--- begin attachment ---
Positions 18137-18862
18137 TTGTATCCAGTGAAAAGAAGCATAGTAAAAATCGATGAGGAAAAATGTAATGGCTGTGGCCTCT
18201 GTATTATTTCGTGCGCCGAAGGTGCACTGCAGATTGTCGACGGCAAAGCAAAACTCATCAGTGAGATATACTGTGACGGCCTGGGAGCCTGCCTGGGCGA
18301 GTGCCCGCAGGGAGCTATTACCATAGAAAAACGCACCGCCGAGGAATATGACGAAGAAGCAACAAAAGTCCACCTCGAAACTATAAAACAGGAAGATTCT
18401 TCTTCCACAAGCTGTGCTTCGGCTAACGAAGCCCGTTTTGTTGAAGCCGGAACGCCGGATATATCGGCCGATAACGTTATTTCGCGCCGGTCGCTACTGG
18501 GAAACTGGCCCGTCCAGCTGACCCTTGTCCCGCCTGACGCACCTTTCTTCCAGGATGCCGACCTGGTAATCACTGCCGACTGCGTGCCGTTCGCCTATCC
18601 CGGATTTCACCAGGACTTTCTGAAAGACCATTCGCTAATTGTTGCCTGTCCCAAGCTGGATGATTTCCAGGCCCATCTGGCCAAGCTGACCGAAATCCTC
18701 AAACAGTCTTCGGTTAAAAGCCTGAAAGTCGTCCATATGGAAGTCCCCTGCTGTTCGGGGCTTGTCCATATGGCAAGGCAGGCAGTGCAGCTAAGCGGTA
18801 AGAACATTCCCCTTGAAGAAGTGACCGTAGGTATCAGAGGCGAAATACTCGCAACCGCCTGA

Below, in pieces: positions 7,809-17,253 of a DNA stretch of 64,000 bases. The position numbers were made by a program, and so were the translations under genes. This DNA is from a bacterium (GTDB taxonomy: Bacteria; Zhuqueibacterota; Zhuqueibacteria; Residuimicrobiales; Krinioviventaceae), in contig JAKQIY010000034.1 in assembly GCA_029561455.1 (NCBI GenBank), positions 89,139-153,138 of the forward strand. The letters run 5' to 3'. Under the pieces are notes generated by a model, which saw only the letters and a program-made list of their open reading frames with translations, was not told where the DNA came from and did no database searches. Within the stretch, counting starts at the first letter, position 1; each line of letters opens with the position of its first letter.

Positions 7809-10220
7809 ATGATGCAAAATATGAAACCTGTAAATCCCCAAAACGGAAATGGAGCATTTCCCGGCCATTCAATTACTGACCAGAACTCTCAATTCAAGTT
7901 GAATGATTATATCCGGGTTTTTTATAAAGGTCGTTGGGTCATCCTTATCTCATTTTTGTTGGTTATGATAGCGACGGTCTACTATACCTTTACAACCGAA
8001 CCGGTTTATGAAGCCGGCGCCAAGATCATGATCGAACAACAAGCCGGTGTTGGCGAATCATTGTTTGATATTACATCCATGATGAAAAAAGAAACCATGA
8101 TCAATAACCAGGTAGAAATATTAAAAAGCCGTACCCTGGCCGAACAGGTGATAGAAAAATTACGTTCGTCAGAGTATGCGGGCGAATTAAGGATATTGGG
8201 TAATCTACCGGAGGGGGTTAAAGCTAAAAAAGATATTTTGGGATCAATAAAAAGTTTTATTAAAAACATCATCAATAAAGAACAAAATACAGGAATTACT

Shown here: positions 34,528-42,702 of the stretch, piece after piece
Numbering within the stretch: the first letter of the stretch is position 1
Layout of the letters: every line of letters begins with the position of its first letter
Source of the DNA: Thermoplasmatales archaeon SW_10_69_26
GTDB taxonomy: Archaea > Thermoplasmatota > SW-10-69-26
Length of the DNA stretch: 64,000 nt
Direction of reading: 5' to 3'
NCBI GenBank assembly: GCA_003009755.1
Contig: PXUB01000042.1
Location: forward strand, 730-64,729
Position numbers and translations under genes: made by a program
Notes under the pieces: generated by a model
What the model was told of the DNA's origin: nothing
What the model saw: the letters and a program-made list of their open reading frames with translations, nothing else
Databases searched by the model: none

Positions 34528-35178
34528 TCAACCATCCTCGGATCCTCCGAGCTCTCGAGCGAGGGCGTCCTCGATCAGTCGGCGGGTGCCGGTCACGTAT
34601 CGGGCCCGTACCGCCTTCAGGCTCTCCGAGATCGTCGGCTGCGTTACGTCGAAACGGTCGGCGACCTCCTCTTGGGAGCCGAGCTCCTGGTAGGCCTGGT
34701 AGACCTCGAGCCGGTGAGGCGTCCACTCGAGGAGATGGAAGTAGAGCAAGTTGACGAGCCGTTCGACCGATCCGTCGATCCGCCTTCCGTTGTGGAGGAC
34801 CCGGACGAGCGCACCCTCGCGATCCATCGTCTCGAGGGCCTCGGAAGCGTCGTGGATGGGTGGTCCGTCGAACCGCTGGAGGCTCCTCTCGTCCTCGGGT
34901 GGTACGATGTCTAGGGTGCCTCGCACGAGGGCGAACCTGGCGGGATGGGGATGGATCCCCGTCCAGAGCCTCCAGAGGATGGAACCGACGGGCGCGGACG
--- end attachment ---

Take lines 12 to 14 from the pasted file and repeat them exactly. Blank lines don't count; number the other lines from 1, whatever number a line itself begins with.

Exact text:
7809 ATGATGCAAAATATGAAACCTGTAAATCCCCAAAACGGAAATGGAGCATTTCCCGGCCATTCAATTACTGACCAGAACTCTCAATTCAAGTT
7901 GAATGATTATATCCGGGTTTTTTATAAAGGTCGTTGGGTCATCCTTATCTCATTTTTGTTGGTTATGATAGCGACGGTCTACTATACCTTTACAACCGAA
8001 CCGGTTTATGAAGCCGGCGCCAAGATCATGATCGAACAACAAGCCGGTGTTGGCGAATCATTGTTTGATATTACATCCATGATGAAAAAAGAAACCATGA